The North Shore
September 20, 2014
North Vancouver's first days.
North and West Vancouver
The enormous old growth forests on the North Shore first attracted European settlement to the area. Sawmills built at Moodyville, at the foot of today's Lonsdale Avenue, were the first European settlements on Burrard Inlet. Over the next century the North Shore's difficult geographyâ€”steep mountains and numerous watershedsâ€”made developing the area and connecting it with the rest of Vancouver expensive. The district of North Vancouver went bankrupt several times in the 20th Century and one such bankruptcy led to the partition of the municipality into the City of North Vancouver, the District of North Vancouver, and West Vancouver.
Before bridges connected the North Shore to the heart of Vancouver people relied on ferries to cross the Burrard Inlet. Here cars are lined up waiting for the ferry from Lonsdale.
Another shot of the ferry lineup.
Hamilton Bank in North Vancouver's early days.
A girl enjoys a view of the Coast Mountains from Ambleside Pier.
Looking up towards the Coast mountains from the foot of 17th Avenue. Houses have since crept up the side of the mountain.
Docking a ferry at the Ambleside pier. The reference point is the stand of trees in the back. They've grown!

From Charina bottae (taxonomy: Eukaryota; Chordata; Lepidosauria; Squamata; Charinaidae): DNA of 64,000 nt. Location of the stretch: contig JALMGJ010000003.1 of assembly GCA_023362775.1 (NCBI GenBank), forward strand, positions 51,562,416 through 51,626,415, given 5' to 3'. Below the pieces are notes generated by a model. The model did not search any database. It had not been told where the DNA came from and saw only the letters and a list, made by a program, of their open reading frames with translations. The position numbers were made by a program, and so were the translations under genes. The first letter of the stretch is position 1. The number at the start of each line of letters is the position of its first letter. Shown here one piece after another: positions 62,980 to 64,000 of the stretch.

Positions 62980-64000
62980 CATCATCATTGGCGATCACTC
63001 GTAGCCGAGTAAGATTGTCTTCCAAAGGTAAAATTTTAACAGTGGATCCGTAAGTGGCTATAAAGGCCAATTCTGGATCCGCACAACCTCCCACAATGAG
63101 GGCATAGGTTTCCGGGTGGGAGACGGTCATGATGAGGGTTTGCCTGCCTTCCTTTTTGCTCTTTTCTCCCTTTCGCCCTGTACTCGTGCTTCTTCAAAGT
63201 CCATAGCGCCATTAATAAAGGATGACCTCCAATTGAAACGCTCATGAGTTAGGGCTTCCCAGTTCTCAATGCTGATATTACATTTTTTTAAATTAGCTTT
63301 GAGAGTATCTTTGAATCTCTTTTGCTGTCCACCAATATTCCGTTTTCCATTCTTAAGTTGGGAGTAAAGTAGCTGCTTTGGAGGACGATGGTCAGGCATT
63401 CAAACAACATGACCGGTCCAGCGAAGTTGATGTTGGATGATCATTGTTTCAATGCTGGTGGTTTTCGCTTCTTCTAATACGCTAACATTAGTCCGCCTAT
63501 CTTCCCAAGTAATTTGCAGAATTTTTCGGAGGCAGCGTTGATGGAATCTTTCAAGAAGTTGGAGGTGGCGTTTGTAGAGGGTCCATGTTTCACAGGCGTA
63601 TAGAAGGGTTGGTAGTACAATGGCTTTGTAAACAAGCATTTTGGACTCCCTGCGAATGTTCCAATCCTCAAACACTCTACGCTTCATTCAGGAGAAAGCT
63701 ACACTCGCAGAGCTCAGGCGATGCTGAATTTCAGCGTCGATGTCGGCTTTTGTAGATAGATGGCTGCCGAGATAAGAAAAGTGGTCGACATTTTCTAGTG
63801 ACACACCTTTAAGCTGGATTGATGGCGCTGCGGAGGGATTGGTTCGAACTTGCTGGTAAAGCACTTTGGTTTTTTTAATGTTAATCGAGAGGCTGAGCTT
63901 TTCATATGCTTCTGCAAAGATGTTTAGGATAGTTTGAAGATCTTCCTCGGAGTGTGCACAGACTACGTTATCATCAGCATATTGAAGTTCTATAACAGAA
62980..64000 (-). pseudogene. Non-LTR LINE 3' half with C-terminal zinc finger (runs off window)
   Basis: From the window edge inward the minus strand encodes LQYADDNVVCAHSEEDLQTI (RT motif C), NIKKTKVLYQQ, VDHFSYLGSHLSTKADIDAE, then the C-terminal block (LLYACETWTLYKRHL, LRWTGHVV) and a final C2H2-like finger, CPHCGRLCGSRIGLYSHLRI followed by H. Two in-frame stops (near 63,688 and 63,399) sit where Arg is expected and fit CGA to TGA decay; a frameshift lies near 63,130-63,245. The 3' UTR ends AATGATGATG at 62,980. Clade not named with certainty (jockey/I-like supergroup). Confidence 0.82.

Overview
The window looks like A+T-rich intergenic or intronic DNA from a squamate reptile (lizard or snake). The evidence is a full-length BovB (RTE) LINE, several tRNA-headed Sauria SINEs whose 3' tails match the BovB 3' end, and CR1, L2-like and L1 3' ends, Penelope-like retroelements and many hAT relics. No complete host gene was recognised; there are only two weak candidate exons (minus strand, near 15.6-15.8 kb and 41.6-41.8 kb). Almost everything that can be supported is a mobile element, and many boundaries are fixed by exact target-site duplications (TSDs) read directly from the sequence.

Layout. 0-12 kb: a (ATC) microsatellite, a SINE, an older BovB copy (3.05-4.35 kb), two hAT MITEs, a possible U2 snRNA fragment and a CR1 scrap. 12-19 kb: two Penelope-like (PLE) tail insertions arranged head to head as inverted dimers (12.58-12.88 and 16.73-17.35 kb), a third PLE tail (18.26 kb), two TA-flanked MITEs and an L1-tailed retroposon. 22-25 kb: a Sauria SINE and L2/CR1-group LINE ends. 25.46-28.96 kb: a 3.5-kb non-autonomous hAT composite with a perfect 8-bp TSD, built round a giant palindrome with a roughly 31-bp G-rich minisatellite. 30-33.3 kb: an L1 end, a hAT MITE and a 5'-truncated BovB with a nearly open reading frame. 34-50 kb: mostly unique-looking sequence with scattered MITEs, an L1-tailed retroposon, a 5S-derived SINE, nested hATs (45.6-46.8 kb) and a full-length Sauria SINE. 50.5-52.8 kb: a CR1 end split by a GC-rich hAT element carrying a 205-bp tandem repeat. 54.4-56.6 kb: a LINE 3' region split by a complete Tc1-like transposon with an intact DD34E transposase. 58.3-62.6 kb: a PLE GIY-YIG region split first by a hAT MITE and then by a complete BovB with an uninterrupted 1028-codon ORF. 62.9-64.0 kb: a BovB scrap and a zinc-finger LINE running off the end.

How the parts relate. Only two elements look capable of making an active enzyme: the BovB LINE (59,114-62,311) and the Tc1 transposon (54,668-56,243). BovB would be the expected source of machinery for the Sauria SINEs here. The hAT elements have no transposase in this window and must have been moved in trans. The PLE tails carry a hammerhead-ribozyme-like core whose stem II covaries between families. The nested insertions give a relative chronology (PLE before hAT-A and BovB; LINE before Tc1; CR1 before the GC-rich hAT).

People flock to watch a cruise ship leaving for Alaska in 1964. Now our much bigger cruise ships are nothing special.
In 1949 the Capilano Bridge was washed out and the Dundarave Pier was temporarily pressed into service as a ferry terminal until the bridge could be rebuilt. The bridges were frequently washed out in this period, hobbling development on the North Shore.
Garthorne Grocery, later Capers Market and now Shoppers Drug Mart. See the horses yolked to a carriage. Cars took some time to completely supplant horses.
The Conservative Hall, or Dundarave Hall, built in 1913, has variously served as a meeting place, dance hall, school and church before its current iteration as a restaurant.
Another view from Dundarave Pier.
Marine Drive from 24th Street.